There isn't a lot of difference in the career paths between Pettine and Barry and Pettine has a much better track record as a coordinator. 

And if LaFleur wanted to hire someone experienced whom he could trust, he could have promoted secondary coach Jerry Gray, who has had two reasonably successful stints as as a coordinator in his career. Gray, who joined the team last year, has a reputation for running an aggressive scheme, has an excellent reputation with the players and would have been able to build on some of the good things the Pettine defense did in 2020.

It's likely that Barry would run a 3-4 system that would allow the Packers to use the personnel they already have in-house. LaFleur would probably want him to incorporate some of Staley's coverage philosophies, which include lots of combination zones and pre-snap disguises.

A fundamental part of the Fangio-Staley system is making life difficult on quarterbacks by making it look like they are playing one coverage when they are actually playing something else. In the Packers' victory over the Rams in the NFC playoffs, Staley played Cover-2 on one side and quarters on the other, which quarterback Aaron Rodgers said created quite a challenge.

The Tampa-2 system that Barry learned under Kiffin during his early years with the Buccaneers uses a four-man front and keeps both safeties back quite a bit. It requires linebackers who can take deep drops in pass coverage, cover sideline to sideline and rally to the ball.

"That's what he runs," an NFL play-caller said. "Joe's history is the Dungy (scheme)."

Barry's previous experiences as a coordinator were not pretty.

In his first coordinator's stint with the Lions, Barry's defense ranked 32nd in yards allowed and scoring in 2007 and 32nd in '08. The Lions went 0-16 in '08 under head coach Rod Marinelli, who was fired after the season.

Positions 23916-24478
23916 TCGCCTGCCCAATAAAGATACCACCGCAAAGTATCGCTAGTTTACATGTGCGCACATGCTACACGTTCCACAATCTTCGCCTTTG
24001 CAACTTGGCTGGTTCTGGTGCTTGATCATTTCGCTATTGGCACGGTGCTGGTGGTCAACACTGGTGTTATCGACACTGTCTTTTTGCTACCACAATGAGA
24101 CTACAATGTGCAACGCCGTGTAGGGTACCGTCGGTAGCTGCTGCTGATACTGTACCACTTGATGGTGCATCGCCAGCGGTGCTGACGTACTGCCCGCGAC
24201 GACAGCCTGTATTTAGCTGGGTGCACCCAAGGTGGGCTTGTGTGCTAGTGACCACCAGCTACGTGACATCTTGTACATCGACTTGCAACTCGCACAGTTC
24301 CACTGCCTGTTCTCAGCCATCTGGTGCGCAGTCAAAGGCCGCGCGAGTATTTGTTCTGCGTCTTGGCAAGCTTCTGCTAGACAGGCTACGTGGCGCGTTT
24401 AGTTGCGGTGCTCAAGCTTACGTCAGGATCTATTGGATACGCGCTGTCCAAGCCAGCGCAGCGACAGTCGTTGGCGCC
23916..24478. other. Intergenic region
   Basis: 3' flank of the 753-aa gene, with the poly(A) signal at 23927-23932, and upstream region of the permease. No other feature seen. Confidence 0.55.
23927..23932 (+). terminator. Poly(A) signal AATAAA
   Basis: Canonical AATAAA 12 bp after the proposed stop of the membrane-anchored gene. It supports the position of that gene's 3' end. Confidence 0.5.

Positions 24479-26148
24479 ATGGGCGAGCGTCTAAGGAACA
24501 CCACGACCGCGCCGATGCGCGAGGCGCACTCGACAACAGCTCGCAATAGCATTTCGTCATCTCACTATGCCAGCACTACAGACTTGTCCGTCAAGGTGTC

"We were so bad and dysfunctional everywhere it’s hard to say," a member of the Lions front office in '08 said of the job Barry did there. "I didn’t think he was great as a coach, but he was running Marinelli's defense. We were a mess 

With Washington, Barry's defense ranked 28th in yards both seasons and 17th in scoring in '15 and 19th in '16.

Early in his career, he was part of a Tampa Bay defense that ranked in the top 10 six of the seven years ('01-06) he was linebackers coach. In four seasons in San Diego as a position coach ('11-14), the Chargers' defenses ranked 22nd, 16th, 11th and 13th.

Another longtime NFL offensive assistant coach said he thought Barry was an excellent linebackers coach, but that he was never blown away by how he called games as a coordinator. However, he has been part of some good defenses during his long career, including the Rams' No. 1-ranked unit this season.

LaFleur's top two options, Barry and Rams safeties coach Ejiro Evero, were both logical choices for the Packers head coach. Evero had never been a coordinator at the NFL level and is 10 years younger than Barry, so his ability to call games was in question.

Besides a direct coaching connection with LaFleur, Evero had connections with both the Packers and offensive coordinator Nathaniel Hackett.

Evero was a quality control assistant for the Packers in 2016 before joining McVay as safeties coach. He also played with Hackett at California-Davis for two seasons and coached with him in Tampa Bay for a season.

A source on the Packers staff when Evero was there said Evero impressed everyone with his work ethic and personality and would fit in well on LaFleur’s staff.